Throughout the year, the School receives visits from Tomorrow Man and Tomorrow Woman- organisations that work with young men to re-define healthier versions of masculinity and with young women to empower them to confidently express their needs and opinions.
They hold workshops with our Year 10 students, to unpack gender expectations existing in society today. The workshops are particularly appreciated by students due to its student-lead and interactive nature.
“The idea is to unpack through conversation, so we talk about the good and not so good parts about masculinity, and how it affects young people. The workshop is for the students, hearing from them about their experiences and how gender stereotypes play out in their lives,” said Mel King, a facilitator from Tomorrow Man.
The initiative to include Tomorrow Man and Woman in the curriculum was taken by Deputy Head Wellbeing, Mr Andrew Lincoln and a Year 12 student at the time.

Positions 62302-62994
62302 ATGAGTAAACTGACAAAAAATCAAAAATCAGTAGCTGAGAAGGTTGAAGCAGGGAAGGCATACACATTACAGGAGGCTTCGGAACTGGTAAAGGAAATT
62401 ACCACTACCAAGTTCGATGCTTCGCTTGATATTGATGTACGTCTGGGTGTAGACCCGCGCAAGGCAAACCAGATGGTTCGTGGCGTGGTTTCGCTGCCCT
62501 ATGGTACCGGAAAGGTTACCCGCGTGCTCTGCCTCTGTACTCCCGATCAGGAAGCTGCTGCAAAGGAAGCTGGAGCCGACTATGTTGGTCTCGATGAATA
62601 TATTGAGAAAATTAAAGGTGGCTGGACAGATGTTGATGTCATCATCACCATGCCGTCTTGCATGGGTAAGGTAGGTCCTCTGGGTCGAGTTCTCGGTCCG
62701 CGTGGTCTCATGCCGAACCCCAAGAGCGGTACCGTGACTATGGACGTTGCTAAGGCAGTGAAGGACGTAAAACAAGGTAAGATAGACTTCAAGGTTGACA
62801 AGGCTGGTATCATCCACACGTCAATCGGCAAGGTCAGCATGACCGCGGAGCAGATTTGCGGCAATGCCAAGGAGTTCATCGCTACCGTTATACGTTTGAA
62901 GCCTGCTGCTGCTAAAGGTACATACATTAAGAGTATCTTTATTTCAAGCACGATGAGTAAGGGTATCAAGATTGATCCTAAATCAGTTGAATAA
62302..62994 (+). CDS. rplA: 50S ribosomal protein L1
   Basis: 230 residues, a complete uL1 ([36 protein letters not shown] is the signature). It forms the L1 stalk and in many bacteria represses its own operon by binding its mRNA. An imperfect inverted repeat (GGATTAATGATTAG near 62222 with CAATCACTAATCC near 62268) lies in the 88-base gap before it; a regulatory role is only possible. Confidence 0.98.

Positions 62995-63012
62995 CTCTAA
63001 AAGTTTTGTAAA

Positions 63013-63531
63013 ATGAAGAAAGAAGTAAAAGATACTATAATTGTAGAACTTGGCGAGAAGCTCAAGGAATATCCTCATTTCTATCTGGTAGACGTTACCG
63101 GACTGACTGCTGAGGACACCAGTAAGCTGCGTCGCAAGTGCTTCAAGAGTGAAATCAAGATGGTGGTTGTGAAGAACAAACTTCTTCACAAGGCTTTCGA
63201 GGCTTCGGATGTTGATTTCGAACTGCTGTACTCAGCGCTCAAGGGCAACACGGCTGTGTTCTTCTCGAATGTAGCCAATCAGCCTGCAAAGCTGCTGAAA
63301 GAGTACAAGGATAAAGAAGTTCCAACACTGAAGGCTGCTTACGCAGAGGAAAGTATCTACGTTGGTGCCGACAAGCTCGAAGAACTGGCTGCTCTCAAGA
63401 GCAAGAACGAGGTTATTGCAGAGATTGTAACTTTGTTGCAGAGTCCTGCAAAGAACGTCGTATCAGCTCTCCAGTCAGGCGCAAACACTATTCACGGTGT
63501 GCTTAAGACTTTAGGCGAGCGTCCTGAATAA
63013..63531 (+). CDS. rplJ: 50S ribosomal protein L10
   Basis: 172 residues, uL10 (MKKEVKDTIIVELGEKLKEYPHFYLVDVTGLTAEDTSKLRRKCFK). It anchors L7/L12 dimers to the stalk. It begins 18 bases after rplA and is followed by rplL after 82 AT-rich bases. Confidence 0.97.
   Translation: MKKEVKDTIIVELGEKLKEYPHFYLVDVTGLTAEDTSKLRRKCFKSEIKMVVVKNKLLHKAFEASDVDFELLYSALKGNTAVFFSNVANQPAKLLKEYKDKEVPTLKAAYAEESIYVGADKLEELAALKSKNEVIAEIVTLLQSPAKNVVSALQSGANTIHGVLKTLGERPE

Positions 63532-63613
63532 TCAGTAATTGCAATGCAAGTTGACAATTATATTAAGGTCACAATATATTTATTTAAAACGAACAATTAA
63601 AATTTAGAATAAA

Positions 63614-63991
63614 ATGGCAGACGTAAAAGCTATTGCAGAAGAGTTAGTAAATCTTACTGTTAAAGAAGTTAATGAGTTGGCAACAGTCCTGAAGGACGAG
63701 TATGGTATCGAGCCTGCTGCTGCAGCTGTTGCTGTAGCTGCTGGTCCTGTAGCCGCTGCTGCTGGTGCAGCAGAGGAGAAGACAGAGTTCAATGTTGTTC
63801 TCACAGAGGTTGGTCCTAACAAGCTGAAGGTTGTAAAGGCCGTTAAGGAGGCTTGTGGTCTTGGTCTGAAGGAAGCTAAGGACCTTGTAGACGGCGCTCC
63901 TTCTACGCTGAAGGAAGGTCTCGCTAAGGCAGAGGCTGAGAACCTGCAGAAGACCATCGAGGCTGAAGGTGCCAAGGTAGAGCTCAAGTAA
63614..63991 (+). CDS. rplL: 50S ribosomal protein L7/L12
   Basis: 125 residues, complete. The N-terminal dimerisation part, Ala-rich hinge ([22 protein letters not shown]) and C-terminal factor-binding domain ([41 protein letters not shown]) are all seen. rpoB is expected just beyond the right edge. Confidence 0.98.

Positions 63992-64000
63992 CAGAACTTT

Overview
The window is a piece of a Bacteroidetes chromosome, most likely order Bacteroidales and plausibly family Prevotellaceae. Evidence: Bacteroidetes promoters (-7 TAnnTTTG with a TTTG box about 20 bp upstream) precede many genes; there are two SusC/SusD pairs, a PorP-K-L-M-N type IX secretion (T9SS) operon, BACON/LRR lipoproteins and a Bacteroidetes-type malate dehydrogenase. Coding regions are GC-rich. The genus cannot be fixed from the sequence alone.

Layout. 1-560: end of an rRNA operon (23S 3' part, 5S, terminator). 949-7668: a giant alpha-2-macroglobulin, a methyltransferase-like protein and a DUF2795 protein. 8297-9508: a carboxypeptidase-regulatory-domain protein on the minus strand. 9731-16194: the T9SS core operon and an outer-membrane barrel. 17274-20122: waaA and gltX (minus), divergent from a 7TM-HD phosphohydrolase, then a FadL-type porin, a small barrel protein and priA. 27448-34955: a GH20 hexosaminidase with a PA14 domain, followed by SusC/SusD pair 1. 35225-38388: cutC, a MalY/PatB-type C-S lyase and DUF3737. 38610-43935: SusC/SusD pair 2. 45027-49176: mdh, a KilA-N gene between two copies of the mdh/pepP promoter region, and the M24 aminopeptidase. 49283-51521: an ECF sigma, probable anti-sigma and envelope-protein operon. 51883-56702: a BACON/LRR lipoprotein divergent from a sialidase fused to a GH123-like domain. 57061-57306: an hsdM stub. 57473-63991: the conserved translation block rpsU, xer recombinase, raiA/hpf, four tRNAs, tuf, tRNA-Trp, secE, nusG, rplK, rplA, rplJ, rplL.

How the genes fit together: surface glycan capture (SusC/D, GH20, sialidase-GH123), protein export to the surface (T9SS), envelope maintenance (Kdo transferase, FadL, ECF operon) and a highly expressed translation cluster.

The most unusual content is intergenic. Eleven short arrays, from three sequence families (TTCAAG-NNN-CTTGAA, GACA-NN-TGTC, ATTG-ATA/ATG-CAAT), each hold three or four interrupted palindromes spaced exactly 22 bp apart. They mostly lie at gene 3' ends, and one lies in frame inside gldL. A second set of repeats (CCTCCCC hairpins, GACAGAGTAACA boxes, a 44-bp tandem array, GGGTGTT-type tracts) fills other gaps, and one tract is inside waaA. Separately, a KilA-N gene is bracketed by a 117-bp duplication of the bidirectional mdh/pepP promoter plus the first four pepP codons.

“In 2018, there was a show on TV that I watched, about young men and how to support them. The next day, one of the Year 12 students asked me if I had watched the show the evening before and proposed for our School to invite Tomorrow Man,” said Mr Lincoln.
Tomorrow Man was invited to hold workshops with the students in 2018. Tomorrow Woman trialled their workshops with Bunbury Cathedral Grammar School two years later. These turned out to be a great success and are now run across Australia.
“In the Tomorrow Women’s workshops, we talk about gender expectations faced by women, and how that effects our mental health and our ability to speak up. We also practice ways to speak up, in order to make changes for ourselves and women around us,” said Lucy Scott a facilitator for Tomorrow Woman.
“It is so much more now than what it used to be when it started… The beauty of having someone else come in, is that it removes the teacher versus student aspect and allows the conversations to, perhaps, be more genuine,” said Mr Lincoln.